Our friendship started over twenty years ago, and as far as that day and age, was unique in that the communication and camaraderie was entirely online. I joined an online critique group when I became serious about writing. Actually, I joined several, but this particular one stuck. To a person, members offered honest feedback and direction, shared information openly, and encouraged one another through the ups and downs of the writing life.
As with all good things, the group eventually ended. Maybe we’d gotten too big. or personalities clashed, or we outgrew the relationships. I’m sure each of us has an opinion but there are many with whom I am still in touch. One of the members would later turn up as my editor at Carina Press (she’d been the one to tell me my horse couldn’t have a POV), and some of us would still run pages by one another as the need arose.
Kim was one of those people. Social media kept up in touch. We commiserated over medical issues, supported one another’s releases and still, sometimes, asked each other for an opinion on an idea, a story, or a chapter. When Kim asked me to co-author Icehaven, I was surprised, as we don’t really write in the same genre, but the idea was intriguing, and I wanted to try something new.
This has been a challenge. There’s the writing, as we live hundreds of miles apart and neither of us had worked with another author before. She’s a plotter, I’m a pantzer. Logistics, how best to share information, was an occasional roadblock. And then there’s the fact that how we’d started this journey would not be how we ended it. Originally, we were to be a part of a limited edition boxed set organized by Carter & Bradley and we put in a lot of work to make that a success. If they are ultimately successful, it will be, in part, because of our hard work.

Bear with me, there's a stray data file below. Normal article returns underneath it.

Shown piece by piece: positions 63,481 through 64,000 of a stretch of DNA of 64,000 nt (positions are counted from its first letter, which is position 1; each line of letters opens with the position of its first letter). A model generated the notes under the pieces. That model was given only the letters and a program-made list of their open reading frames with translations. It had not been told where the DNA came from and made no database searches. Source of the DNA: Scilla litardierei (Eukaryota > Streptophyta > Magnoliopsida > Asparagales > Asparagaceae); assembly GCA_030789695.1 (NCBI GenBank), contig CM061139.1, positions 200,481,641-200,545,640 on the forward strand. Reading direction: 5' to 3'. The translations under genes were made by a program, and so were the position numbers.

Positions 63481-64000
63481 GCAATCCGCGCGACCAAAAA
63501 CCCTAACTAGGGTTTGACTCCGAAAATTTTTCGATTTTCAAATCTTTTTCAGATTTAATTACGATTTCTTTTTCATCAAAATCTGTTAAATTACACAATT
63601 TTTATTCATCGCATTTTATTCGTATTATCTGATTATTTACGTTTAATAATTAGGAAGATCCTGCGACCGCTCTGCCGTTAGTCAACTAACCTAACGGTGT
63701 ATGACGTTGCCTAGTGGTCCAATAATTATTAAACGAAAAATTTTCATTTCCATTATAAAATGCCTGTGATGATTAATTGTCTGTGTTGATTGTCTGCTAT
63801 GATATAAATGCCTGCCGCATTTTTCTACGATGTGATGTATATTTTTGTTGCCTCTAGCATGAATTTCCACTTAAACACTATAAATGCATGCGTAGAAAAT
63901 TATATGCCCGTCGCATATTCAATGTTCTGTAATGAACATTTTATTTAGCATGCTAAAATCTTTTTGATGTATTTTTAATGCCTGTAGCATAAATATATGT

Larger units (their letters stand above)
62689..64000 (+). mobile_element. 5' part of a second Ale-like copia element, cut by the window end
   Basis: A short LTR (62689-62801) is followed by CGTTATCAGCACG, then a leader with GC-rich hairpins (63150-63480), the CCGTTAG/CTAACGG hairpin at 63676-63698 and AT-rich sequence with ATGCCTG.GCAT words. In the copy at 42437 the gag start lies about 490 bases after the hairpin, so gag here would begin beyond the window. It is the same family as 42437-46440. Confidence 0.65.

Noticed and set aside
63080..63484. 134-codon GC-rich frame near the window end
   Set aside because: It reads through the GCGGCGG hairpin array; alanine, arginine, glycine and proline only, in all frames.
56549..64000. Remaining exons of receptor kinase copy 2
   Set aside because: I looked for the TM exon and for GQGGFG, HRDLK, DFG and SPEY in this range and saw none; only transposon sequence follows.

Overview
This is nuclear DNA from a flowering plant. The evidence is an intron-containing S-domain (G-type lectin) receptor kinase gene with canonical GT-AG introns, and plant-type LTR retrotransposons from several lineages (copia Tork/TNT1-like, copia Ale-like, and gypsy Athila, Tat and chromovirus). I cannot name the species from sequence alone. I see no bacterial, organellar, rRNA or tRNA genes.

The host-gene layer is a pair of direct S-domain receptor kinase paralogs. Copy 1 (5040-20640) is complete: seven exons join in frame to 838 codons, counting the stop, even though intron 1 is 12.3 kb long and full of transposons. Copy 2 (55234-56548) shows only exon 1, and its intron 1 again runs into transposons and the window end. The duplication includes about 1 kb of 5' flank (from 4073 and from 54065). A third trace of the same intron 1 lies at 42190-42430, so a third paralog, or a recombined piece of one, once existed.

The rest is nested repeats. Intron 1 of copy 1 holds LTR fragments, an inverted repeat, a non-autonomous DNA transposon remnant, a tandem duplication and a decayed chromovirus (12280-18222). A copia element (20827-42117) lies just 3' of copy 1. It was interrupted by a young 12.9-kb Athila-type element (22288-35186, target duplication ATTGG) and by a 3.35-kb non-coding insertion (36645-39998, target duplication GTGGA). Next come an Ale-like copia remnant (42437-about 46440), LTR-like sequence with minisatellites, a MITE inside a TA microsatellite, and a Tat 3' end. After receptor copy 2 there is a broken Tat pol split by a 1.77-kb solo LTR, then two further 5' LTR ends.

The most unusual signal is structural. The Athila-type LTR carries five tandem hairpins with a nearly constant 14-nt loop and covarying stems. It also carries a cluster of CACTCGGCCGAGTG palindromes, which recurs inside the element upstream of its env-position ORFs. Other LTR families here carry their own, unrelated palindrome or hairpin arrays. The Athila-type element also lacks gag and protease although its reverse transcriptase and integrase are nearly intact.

No one at Carter & Bradley contacted me, on any occasion, about any issues they had with me (or my co-author) but notified Kim that we were ejected from the group. I learned this from her, not them. I received a refund for any moneys we put into their advertising pot on the same day. I heard some rumors; I heard some lies. I heard a lot of people saying they didn’t know what was happening and a lot of people ducked for cover, not wanting to be next. We were not the only ones. In total, five authors were kicked out for no apparent reason, at least no good reason, that I know of since no one from the publisher has officially or unofficially said anything to me. At the very least, professionalism is not their forte.
In a military family like mine, you grieve quickly. You also have a succinct idea of vengeance. I neither wan to or have to hand out revenge, but I do want to be there to see karma at work. I’m incredibly patient. In the meantime, Kim and I regrouped and moved on, there is no choice when you have a story this good. We knew it was good. Did we have to put it out as a single title, first in series, earlier than imagined? Yes. Could we? Hell yes.
And so, we did. It’s in your hands now and we hope you enjoy our hard work. Thank you, Kim, for the invitation and walking with me through the story. Thanks to my family and friends for coping with the odd, unprofessional drama. Very special thanks to Melissa Gamez, who designed our cover symbols, as well as to our cover designer. Thanks to my ARC team, who provided much needed support and cheers along the way. And thanks to you, for picking up a copy and immersing yourself in a bold new world. Icehaven is now yours.